January 18, 2019

23 Vintage Photos of Frank Zappa and the Mothers of Invention in the 1960s and 1970s

The Mothers of Invention were an American rock band from California. Formed in 1964, their work is marked by the use of sonic experimentation, innovative album art, and elaborate live shows.

Originally an R&B band called the Soul Giants, the band’s first lineup included Ray Collins, David Coronado, Ray Hunt, Roy Estrada and Jimmy Carl Black. Frank Zappa was asked to take over as the guitarist following a fight between Collins and Coronado, the band’s original saxophonist/leader. Zappa insisted that they perform his original material, and on Mother’s Day in 1964, changed their name to the Mothers. Record executives demanded that the name be changed, and so “out of necessity,” Zappa later said, “we became the Mothers of Invention.”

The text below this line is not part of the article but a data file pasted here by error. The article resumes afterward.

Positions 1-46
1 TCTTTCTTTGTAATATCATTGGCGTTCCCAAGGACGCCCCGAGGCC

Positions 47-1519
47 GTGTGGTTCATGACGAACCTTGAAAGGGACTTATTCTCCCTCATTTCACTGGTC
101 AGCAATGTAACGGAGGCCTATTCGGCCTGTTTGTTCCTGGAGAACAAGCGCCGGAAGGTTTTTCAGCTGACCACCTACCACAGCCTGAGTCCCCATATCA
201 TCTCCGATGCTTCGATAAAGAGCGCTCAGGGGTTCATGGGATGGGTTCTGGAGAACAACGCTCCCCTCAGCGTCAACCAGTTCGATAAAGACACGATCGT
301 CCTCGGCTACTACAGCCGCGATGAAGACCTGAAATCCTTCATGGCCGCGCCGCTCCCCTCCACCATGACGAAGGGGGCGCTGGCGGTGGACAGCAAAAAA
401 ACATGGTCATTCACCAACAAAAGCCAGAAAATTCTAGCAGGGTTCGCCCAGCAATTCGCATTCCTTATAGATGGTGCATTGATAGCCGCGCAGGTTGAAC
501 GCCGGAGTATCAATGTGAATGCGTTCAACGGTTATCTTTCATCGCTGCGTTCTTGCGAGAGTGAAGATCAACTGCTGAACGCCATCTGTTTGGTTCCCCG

After early struggles, the Mothers earned substantial popular commercial success. The band first became popular playing in California’s underground music scene in the late 1960s. Under Zappa’s helm, it was signed to jazz label Verve Records as part of the label’s diversification plans. Verve released the Mothers of Invention’s d├ębut double album Freak Out! in 1966, featuring a lineup including Zappa, Collins, Black, Estrada and Elliot Ingber. Don Preston joined the band soon after.